Over the last 20 years the Motor Car Engine has evolved to a highly engineered power plant producing power to weight ratios previously unheard of. The use of lightweight alloys and multi-valve designs dressed with intelligent electronics and fuel injection etc gives us compact engines capable of 150K without the thought of a decoke or rebore.
The paralleled improvements in lubricants i.e. semi and fully synthetic oils has furthered improved the efficiency and life expectancy of the modern car engine.
However due to manufacturers economics and ease of long term maintenance the cylinder head gasket remains and although vastly improved over the years, still remains a fuse point in the event of overheating.
The introduction of M.L.S. cylinder head gaskets, (Multi Layer Steel), means that the aftermarket repairer must approach head gasket replacement with a whole new philosophy. Head and block faces must be flat within 0.08mm / 0.003" and have unblemished surface finishes within 10 microns / 32 C.L.A. - N6. Since the M.L.S design is "unforgiving" any slight distortion, dirt, or surface blemishes will result in a leaking gasket, be it water, oil or compression gases.
Cylinder head bolts which are of the "stretch" design must be renewed (any head bolt subjected to angular tightening within its tighten down procedure is deemed as a "Stretch Bolt").
Some engines still employ the old composite gasket. This design has experienced vast improvements over the years with stainless steel fire rings, silicone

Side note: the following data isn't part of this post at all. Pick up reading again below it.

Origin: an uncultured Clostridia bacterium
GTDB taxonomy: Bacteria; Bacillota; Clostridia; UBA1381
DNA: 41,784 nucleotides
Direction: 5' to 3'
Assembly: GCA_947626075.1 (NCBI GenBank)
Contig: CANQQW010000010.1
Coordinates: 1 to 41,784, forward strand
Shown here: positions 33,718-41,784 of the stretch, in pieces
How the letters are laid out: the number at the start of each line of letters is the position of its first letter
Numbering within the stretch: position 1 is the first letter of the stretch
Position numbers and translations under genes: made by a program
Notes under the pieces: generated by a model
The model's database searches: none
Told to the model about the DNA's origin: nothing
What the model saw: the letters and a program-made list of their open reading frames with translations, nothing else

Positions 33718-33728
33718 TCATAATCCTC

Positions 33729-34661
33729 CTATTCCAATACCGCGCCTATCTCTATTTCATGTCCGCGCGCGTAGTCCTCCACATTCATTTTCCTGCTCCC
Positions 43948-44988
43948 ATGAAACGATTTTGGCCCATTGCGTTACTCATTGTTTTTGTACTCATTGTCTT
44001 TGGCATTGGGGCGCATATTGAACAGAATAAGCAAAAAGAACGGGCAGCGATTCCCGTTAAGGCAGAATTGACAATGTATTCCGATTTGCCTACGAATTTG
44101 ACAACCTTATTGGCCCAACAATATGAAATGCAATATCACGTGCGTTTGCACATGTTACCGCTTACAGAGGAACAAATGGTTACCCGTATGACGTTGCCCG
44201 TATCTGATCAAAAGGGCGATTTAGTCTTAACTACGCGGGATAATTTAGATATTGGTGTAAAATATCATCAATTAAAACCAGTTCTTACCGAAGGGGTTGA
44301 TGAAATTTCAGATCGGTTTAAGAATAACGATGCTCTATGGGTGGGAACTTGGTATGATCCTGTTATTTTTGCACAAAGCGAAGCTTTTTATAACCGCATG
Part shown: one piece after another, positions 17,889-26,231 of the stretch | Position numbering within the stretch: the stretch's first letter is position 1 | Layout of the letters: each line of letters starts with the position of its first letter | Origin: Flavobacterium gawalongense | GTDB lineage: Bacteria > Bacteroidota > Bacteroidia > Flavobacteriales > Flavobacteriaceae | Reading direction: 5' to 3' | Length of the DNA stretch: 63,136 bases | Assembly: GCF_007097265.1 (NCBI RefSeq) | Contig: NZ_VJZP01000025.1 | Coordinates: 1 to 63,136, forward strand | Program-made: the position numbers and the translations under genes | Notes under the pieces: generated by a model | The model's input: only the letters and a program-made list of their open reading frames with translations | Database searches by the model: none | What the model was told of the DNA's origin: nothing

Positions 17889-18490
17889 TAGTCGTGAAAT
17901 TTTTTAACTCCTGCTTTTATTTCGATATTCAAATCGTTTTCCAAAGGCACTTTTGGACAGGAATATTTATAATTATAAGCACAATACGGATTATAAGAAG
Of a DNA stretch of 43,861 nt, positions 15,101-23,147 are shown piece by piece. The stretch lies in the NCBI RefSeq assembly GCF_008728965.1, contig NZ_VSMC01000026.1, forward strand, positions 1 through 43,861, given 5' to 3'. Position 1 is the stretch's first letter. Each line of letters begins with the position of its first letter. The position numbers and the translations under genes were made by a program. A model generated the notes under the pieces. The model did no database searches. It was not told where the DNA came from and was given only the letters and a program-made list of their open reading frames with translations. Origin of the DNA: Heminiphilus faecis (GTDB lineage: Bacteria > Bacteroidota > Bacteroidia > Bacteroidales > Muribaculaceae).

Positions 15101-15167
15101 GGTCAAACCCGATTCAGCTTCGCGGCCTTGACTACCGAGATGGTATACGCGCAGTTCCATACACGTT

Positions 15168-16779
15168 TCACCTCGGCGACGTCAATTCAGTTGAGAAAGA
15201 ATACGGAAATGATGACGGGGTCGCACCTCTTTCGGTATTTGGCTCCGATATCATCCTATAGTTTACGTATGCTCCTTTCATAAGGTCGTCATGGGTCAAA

beading etc. However, due to European legislation this type of gasket is now asbestos free. The substitute materials, although good, tend to be "harder" and accordingly less forgiving than their predecessors. It is therefore just as important, as with M.L.S. gaskets, to ensure that head and block faces are flat and that new stretch bolts are fitted as required.

A failed head gasket is in its self a piece of forensic evidence as to its fitting conditions. Our Technical department take seven designated measurements per cylinder bore. The measured results indicate inherent head and block distortion percentage crush of gasket and other factors leading to a gasket failure. Coupled with visual inspection for ten other features, we can normally determine why a gasket has allegedly failed.

The following pages are dedicated to Gasket Fault Finding.
For your further guidance remidial actions are suggested.